The last consent workshop for the school year, hosted by the Anti-Violence Project (AVP), will be held on April 7. This year, the AVP began hosting consent workshops once a month as opposed to their old model of a by-request basis. Over the summer, they will temporarily revert back to this by-request basis before resuming in September on a monthly schedule.
“The workshop consists of identifying the foundations of sexualized violence, and also debunking some of the myths that go around sexualized violence,” said Piotr Burek, the Team Leader for the AVP. “That leads into a discussion on how to practice consent and what meaningful consent looks like.”
The workshops are free and provide education, skills, and opportunities to students and members of the public on the practices of consent. Topics such as what consent is and why it is required, as well as broader topics such as gender-based violence, sex positivity, and privilege are all discussed.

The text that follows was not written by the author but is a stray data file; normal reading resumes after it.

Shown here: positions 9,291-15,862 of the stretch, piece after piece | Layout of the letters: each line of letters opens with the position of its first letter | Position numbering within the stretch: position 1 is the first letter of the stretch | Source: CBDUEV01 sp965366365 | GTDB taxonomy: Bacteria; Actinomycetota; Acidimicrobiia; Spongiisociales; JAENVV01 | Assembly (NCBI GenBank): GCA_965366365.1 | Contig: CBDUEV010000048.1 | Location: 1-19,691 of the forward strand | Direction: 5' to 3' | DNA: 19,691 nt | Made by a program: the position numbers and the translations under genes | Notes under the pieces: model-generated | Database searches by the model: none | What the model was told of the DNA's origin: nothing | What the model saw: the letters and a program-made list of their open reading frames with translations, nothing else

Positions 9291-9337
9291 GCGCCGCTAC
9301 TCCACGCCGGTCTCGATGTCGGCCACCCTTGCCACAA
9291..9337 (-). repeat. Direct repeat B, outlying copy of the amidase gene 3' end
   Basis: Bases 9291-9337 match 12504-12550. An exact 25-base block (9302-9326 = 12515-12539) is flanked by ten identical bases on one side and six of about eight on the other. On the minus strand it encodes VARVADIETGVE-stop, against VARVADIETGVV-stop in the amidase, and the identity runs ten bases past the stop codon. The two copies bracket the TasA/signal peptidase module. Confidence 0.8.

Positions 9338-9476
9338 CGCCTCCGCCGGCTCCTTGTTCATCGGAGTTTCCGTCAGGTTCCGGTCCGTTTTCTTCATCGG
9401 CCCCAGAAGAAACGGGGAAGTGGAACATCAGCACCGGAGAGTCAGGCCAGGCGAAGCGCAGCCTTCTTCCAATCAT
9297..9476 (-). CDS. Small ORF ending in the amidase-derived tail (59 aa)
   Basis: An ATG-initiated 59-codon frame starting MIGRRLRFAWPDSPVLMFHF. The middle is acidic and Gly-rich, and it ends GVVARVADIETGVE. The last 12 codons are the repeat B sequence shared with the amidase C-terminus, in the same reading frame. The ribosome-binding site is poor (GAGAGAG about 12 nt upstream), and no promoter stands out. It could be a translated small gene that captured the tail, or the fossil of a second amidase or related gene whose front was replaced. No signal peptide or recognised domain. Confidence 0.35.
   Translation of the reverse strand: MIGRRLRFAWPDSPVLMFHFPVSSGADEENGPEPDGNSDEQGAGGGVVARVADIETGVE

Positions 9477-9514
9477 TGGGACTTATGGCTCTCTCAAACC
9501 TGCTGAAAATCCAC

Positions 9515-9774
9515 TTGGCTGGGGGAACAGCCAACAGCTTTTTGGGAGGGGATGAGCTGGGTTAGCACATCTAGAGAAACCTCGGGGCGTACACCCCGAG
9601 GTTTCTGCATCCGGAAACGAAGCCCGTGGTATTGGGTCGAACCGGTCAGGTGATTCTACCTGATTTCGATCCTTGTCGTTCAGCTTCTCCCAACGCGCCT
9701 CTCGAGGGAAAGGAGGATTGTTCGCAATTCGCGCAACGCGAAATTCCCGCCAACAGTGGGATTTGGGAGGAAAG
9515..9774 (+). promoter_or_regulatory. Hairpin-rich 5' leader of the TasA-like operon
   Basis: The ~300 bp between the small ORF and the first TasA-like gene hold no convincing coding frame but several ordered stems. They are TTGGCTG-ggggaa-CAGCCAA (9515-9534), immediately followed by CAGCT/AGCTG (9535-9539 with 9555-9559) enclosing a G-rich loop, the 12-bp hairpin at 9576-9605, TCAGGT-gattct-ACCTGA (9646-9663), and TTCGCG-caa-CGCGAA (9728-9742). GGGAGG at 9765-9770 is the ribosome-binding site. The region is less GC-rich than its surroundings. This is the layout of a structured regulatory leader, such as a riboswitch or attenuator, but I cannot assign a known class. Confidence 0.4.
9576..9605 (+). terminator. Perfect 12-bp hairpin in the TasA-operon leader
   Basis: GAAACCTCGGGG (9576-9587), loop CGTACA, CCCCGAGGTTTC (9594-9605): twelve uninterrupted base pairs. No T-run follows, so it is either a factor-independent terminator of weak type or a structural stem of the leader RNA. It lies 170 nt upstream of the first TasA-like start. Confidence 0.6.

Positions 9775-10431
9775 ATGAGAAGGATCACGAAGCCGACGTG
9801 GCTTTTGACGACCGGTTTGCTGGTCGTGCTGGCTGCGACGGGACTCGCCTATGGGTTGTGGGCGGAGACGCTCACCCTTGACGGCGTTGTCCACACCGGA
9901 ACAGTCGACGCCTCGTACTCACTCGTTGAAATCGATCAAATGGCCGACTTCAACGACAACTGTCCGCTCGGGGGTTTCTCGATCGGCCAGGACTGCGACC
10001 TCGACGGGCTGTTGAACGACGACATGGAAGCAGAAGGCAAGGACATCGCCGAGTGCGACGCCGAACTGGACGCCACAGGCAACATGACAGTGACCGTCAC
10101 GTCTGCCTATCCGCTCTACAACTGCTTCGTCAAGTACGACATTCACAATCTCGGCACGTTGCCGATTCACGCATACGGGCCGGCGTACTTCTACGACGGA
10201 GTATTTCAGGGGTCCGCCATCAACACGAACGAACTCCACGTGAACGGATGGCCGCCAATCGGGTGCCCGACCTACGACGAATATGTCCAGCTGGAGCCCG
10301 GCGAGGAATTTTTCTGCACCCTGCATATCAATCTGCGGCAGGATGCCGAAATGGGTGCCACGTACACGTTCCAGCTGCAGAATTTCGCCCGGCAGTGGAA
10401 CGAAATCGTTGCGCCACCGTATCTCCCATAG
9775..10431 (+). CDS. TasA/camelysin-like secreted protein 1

“AVP tries really hard to take a prevention-based approach,” said meg neufeld, the Program Assistant at AVP. “For example, although we support self-defence classes and those sorts of things, AVP doesn’t hand out rape whistles, or have self-defence classes, because we’re based on shifting the culture so that sexualized violence doesn’t have to happen.” neufeld pointed out that the AVP is the only sexual assault centre on a campus in B.C. that does prevention based work.
According to Burek, one of the most widely held myths surrounding gender-based violence, one that AVP works to debunk, is that of “stranger danger.” While many assume that sexual assault will occur on a dark path, or in an alley by a stranger, the reality is that most assaults are committed by someone the victim knows, and either in a car or at home. “They’re not in the public so there isn’t anyone around most times to intervene,” said Burek. “That’s why we have to intervene in the structural foundational things like sexism and patriarchy.”
While the AVP is largely volunteer-run, the current volunteer staff is the largest it’s ever been, according to neufeld. Despite this, the project is running at full capacity and seeing large turnouts each month. While they are always trying to do more, neufeld says they are interested in creating a follow-up workshop for next year. “Lots of people who go through the first one are excited to have conversations about it. In many ways, it’s a basic introduction to the conversation. Once you get started on it, there’s a lot more complexity,” they said.
To register for a workshop, email email@example.com. For more information, visit antiviolenceproject.org.